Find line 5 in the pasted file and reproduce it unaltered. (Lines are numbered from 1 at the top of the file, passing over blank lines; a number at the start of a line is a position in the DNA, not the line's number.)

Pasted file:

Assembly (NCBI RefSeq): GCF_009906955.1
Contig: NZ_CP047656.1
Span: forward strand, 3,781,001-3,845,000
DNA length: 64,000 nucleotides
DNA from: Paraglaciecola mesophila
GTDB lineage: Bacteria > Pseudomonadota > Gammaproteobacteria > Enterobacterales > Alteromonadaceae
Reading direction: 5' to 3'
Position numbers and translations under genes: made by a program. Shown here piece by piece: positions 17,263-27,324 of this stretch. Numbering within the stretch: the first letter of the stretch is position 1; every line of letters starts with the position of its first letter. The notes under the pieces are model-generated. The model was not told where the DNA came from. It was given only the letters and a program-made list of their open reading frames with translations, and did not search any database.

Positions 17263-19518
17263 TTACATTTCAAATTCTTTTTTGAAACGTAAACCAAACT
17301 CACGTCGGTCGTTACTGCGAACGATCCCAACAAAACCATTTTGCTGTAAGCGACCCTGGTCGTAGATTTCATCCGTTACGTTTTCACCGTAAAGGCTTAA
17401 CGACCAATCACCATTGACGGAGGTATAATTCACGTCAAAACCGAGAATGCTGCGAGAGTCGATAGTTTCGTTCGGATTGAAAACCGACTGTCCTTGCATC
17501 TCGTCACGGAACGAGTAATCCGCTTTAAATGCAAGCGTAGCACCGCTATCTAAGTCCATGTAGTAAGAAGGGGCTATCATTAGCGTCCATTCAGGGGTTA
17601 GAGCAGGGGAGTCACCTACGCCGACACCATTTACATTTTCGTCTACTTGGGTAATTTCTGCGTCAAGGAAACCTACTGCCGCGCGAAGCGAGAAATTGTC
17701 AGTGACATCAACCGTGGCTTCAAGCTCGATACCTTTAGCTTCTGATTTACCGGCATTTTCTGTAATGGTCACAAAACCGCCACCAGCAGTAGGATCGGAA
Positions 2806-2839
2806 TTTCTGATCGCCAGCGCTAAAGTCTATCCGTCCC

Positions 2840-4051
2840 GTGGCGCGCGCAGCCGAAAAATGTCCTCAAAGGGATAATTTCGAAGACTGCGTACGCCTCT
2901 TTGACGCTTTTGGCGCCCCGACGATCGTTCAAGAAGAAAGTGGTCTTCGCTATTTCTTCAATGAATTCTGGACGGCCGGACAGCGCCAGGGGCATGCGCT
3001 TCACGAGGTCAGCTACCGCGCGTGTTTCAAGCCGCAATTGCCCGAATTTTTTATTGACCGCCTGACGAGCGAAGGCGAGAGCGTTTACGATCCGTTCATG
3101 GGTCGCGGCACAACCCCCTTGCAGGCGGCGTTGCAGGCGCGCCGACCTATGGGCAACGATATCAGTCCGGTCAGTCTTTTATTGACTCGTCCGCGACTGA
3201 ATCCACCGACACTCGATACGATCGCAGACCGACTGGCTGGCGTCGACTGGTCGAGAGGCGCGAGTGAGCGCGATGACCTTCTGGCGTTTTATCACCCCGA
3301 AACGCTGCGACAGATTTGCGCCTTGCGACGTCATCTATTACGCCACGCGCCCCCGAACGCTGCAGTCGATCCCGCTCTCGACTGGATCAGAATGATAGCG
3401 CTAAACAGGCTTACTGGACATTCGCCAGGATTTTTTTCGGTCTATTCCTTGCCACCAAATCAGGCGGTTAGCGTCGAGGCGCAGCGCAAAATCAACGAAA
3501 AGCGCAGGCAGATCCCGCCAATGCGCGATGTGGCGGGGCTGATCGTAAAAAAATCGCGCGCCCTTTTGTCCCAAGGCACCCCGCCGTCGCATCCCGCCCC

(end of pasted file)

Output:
DNA from: Paraglaciecola mesophila